Malware authors expand use of domain generation algorithms to evade detection

Domain generation algorithms are increasingly used to evade network filters and protect botnets from takedown attempts

Malware authors are increasingly adopting flexible domain generation algorithms (DGAs) in order to evade detection and prevent their botnets from being shut down by security researchers or law enforcement agencies.

DGAs are generally used as a fallback mechanism for sending instructions to infected computers when the hard-coded command and control (C&C) servers become unavailable.

The algorithms generate a list of unique pseudo-random domain names every day. Clients in a botnet attempt to connect to them and receive commands when the primary servers can't be reached.

Knowing the algorithm allows malware authors to predict which domain names infected computers will attempt to access on a certain date, so they can register one of them in advance.

The infamous Conficker worm used a domain generation algorithm for receiving instructions from its creators. This brought the technique to the public's attention for a short time in 2009.

However, DGAs have advanced considerably since then, said Gunter Ollmann, vice president of research at network security vendor Damballa. According to Ollmann, there's a trend in malware development to implement DGAs in order to evade security systems that rely on domain name reputation, blacklists or signatures.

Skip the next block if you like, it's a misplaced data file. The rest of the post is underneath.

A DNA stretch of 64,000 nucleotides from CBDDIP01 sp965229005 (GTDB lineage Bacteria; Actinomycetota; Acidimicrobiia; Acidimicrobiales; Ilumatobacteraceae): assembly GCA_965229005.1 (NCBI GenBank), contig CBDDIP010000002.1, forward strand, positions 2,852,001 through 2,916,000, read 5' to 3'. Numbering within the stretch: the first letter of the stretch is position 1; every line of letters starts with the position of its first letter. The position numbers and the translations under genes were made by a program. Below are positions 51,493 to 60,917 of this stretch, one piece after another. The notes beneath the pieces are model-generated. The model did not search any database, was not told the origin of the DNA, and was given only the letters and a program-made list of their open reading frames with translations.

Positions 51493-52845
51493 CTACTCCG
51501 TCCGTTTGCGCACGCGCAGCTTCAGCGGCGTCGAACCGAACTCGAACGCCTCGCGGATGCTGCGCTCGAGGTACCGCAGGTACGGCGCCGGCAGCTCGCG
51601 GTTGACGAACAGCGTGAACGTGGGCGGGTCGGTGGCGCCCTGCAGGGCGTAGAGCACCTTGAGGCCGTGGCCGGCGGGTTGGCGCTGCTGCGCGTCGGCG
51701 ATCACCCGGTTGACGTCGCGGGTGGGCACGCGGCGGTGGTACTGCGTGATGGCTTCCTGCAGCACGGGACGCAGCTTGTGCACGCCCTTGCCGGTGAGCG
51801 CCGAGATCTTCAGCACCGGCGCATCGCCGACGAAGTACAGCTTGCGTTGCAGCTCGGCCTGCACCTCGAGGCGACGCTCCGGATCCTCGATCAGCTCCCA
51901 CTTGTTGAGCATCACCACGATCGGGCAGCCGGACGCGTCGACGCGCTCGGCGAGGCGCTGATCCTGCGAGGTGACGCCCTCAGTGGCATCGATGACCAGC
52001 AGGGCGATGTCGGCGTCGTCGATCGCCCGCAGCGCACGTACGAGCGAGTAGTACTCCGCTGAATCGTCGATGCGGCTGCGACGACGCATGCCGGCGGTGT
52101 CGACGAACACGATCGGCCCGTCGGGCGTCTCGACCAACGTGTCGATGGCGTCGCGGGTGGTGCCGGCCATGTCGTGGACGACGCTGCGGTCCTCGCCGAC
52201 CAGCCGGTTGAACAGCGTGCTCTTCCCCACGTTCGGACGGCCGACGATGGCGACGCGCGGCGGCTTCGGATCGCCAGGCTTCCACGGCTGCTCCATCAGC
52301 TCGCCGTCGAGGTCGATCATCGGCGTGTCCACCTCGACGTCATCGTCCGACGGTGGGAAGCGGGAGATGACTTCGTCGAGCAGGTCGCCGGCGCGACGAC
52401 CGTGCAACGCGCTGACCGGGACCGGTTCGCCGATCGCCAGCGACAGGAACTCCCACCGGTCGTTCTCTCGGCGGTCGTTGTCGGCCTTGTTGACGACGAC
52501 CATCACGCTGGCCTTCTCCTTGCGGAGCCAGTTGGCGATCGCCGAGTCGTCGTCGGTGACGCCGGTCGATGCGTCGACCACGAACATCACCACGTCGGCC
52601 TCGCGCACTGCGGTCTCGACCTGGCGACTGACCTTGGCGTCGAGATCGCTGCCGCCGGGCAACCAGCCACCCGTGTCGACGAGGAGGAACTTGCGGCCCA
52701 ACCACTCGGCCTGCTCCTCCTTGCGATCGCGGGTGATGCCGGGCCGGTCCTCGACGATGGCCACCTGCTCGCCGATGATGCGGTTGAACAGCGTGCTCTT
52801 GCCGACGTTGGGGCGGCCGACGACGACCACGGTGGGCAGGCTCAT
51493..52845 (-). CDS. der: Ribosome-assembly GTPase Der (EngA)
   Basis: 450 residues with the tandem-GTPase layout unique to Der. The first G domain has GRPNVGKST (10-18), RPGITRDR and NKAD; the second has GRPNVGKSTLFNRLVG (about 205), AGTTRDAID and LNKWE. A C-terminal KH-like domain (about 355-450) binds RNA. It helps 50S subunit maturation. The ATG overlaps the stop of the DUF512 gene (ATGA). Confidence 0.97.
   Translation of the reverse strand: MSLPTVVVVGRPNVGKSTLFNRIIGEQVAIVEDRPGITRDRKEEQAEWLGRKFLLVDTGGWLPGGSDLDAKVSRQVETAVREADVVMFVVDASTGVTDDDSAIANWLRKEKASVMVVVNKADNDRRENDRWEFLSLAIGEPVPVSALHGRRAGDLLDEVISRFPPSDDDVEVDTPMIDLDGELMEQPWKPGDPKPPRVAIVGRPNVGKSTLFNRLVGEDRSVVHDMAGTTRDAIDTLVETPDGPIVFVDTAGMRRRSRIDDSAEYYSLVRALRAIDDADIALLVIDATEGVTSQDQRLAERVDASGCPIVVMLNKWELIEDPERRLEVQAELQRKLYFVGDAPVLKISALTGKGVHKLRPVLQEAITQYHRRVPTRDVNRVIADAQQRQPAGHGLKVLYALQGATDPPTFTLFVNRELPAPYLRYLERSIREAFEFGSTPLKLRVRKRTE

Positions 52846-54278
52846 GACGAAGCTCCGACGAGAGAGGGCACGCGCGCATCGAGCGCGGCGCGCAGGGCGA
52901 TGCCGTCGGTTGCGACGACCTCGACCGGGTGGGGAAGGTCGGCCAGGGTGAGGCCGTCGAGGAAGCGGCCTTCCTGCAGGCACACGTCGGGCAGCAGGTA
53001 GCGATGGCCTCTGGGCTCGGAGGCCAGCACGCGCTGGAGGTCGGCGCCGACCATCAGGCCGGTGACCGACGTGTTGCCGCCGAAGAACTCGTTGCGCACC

Customizable DGA modules are now available for some of the most popular crimeware packs, such as ZeuS, which means each botnet based on them will contact its own list of domain names.

That makes it very hard to shut them down, especially for law enforcement authorities, which have little time -- around 24 hours -- to investigate a C&C server, Ollmann said.

By the time the authorities get a subpoena and take control of a temporary domain name to perform forensics, the cybercriminals will likely already have switched to a new one.

Even security vendors have had a hard time identifying the use of DGAs in certain types of malware or accounting for it when building detection, Ollmann said.

Damballa has studied DGAs for the past year and plans to present a research paper on the subject this Tuesday at the RSA Conference 2012 in San Francisco.

The company has identified six new malware families that use DGA for evasion purposes during the past 12 months. The malware families are used by dozens of cybercrime organizations.

Six additional types of DGAs have been spotted on large networks, but it's not clear what malware families are using them because samples could not be obtained from the infected clients.

The availability of the ZeuS source code on the Internet and cybercriminals' need to protect their botnets from takedowns are likely to push more malware developers to adopt DGAs in the future, Ollmann said.

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